What is Comedy of Manners

A comedy is a play with a happy ending that makes the audience laugh. A comedy of manner is a type of comedy that deals with behaviour. It makes fun of the follies, vanities, hypocrisies and weaknesses of people using satire. In other words, a comedy of manners gives a satirical portrayal of the behaviour of a certain group of people.

What is Comedy of Manners

Although many people believe that comedy of manner was invented in the invented in the 18th century, it had been used by Roman satirist many centuries ago. However, the French playwright Moliere is the best-known playwright for the comedy of manner. His popular plays like L’École des femmes, Le Misanthrope and Tartuffe satirize the hypocrisy of the aristocratic class.

In English literature, the comedy of manner became popular in the Restoration period. In fact, the term restoration comedy is sometimes used as a synonym for comedy of manner.


Comedy of manners often satirized the middle and upper classes of people, i.e., the very audience that watched these comedies. These comedies often targeted the sophisticated and complex code of conduct in the society which gave more importance to appearance and outward behaviour, rather than true moral characteristics. Lust, greed, materialistic nature of people, gossip and rumours, hypocritical nature and false pretensions of the people were common subjects of the comedy of manners. Areas such as marriage, love, adultery, fortune hunting were also portrayed in these plays.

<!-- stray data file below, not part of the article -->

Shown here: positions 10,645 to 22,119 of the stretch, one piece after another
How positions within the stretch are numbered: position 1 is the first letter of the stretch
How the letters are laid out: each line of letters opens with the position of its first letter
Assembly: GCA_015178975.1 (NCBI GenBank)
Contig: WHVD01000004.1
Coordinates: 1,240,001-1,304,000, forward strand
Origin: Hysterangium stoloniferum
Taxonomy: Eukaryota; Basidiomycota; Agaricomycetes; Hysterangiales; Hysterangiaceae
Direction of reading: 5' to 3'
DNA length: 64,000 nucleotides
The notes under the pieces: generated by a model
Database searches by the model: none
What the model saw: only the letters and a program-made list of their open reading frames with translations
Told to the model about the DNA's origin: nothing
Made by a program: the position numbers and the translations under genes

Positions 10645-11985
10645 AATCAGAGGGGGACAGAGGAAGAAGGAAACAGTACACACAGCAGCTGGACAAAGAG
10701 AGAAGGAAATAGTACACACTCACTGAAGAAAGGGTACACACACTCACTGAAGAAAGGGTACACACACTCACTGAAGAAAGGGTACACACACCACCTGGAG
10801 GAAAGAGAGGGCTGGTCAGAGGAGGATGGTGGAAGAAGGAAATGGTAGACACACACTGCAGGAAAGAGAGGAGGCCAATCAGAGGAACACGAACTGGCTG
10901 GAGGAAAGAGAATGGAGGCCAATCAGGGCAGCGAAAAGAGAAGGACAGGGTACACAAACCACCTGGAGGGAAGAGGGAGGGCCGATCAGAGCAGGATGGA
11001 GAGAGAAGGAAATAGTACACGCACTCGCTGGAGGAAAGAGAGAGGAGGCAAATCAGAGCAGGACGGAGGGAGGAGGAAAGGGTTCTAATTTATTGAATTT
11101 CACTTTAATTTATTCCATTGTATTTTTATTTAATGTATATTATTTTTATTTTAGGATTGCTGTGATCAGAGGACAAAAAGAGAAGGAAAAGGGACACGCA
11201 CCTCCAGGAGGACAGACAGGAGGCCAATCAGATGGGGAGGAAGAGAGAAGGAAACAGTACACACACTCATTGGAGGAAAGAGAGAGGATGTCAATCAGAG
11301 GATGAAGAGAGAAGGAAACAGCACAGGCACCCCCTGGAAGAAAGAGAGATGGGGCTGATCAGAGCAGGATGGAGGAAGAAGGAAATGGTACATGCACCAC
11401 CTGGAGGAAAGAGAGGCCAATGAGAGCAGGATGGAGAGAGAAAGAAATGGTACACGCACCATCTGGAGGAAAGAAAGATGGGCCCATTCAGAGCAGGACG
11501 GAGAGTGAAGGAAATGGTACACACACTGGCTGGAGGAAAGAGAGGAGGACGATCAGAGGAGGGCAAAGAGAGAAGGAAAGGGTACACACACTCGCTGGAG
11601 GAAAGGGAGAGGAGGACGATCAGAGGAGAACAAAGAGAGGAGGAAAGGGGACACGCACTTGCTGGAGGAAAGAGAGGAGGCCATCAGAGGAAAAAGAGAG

From Act III of Oscar Wilde's The Importance of Being Earnest

From Act III of Oscar Wilde’s The Importance of Being Earnest


Comedy of manners relies upon high comedy. A playwright requires sophisticated wit and talent to write a comedy of manners. These comedies often used minimal physical action. Heavy use of witty dialogue was the hallmark of comedy of manners. Comedy of manners is the opposite of slapstick plays which rely upon physical actions and mimicry to evoke laughter.

The characters in comedy of manners also have little depth since playwrights often use stereotypical stock characters such the hypocrite, schemer, fool, jealous husband, and interfering old parents.


Much Ado about Nothing by William Shakespeare can be considered the first comedy of manners in England. William Wycherley’s The Country Wife, with William Congreve’s The Way of the World, Oliver Goldsmith’s She Stoops to Conquer, Richard Brinsley Sheridan’s The School for Scandal and The Rivals are some examples of comedy of manners. Oscar Wilde’s Lady Windermere’s Fan and The Importance of Being Earnest are also comedies of manners although they were written int the 19th century.

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“467375960 blb 3666-5(rev 0)” By CHSTheatre – Own work (CC BY-SA 3.0) via Commons Wikimedia 

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